I always wonder what it must be like to live somewhere without seasons like we have here in New England. The world around me is changing in tiny increments with each passing day – suddenly the Sun is warm enough to melt the snow even when the temperature remains below the freezing point and it hasn’t dipped below the horizon when my cats start to beg me for dinner. I long for warm Spring afternoons and the smell of lilacs and magnolia and the hum of the bees as they go about their business. It is easy to think that May or June are the best months of the year – I’m a May baby so I am particular partial – but as I grow older, I have developed a particular appreciation for the month of March. It may not be Spring in full bloom here in the frozen North, but it brings with it the first hints of Spring just at the very point that we need it the most. Oh yes, and with it come the tulips.
Sure, not the outdoor bulbs that will arrive in April in May, but in one weeks time begins the annual Spring Flower shows at many of the local greenhouses in my area. Forced bulbs or no, they are the heart of Springtime in a barely heated room and a wash of color at a time when I think that I cannot bare to take a single more image of snow and ice. They are where I rediscover Springtime all over again every year.
Have I mentioned yet (I know that I have…) that butterflies are exasperating to try and photograph? Macro photography is tough with still objects because even the slightest movement of the photographer can upset your perfectly composed focus – I have learned this lesson over and over again over the last year. I have never been the most steady handed person and I’ve been working hard on my resolve to NOT MOVE while taking a shot. Do you see the butterflies in the wings (pun intended), waiting for their debut? Do you see them ever standing still?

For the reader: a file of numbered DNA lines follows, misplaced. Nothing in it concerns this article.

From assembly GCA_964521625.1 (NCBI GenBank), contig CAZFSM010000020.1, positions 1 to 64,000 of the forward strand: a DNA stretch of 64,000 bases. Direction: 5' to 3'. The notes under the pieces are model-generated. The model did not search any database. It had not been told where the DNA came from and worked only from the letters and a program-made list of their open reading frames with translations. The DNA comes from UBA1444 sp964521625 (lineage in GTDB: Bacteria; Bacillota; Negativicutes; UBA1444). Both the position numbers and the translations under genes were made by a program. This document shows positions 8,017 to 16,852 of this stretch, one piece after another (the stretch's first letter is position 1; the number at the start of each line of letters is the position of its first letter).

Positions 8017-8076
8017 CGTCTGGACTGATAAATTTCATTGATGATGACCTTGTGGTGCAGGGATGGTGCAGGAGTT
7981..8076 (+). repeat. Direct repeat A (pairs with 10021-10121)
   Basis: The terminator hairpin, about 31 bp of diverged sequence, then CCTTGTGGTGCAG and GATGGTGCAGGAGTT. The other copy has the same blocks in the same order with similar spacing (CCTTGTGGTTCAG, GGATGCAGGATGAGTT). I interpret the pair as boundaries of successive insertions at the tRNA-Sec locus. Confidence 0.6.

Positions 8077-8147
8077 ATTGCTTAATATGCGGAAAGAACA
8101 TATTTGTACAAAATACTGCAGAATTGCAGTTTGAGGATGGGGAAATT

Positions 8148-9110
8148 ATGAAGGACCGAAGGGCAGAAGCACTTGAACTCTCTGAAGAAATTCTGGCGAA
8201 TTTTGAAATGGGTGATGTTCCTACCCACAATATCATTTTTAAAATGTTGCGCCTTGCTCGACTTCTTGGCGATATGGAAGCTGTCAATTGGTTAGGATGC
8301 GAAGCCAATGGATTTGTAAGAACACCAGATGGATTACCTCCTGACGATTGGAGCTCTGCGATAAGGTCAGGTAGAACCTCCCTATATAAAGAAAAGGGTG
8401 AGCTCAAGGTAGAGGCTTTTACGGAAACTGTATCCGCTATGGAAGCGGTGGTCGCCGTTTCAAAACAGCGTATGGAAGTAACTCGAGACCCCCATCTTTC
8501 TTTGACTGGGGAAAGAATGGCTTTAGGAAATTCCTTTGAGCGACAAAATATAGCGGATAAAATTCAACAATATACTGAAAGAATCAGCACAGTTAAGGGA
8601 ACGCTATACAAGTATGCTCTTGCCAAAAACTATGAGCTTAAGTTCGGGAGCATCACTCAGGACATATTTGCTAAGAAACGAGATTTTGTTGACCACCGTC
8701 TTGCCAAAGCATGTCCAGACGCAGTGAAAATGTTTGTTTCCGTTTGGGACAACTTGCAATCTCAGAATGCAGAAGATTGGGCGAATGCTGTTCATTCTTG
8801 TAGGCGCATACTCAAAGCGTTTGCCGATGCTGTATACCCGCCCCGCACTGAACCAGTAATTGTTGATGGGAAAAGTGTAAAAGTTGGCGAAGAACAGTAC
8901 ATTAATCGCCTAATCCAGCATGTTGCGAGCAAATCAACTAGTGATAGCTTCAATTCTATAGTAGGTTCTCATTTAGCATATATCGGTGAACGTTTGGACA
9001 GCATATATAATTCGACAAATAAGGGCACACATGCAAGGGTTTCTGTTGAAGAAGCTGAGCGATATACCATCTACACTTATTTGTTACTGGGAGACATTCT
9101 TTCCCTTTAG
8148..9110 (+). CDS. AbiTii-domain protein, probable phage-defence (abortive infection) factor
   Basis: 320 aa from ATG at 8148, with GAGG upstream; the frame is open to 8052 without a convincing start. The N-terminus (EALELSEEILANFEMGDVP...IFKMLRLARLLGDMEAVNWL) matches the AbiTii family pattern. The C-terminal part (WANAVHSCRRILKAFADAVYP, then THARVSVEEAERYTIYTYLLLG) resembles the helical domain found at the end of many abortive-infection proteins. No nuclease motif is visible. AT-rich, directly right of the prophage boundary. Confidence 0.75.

Sometimes though, even the best interrupted plans are salvageable. After my recent shoot, I ended up with these two images:
As you can see, the two images are very similar. I much prefer the framing of the image on the left but the head of the butterfly in the image on the right is in better focus. What’s a photographer to do?
What I ended up doing was photo merging the two images together in Photoshop and using the majority of the first image with small adjustments from the second. I’m quite proud of the result.
I can (and will) whine endlessly about the low light of my day at the Butterfly Conservatory, but without it – I most definitely would not have had me aperture set to f/3.5 and I would never have gotten this shot. I choose to image that this is the way that butterflies see the world, a blur of color, each leaf a momentary resting place against the abyss of air above and below them.
I mean, really, have you looked at those bug eyes lately? Thankfully with my macro lens and a few butterflies that were willing to stand still for the shot, I have gotten a good chance to. Aperture is still a lot wider open than I would have liked for macro work, but that had a lot to do with the lack of having any sunlight in Massachusetts in February and trying for as high a shutter speed as I could manage to try and help the butterflies stand still. On flap of those beautiful wings and my shot was ruined.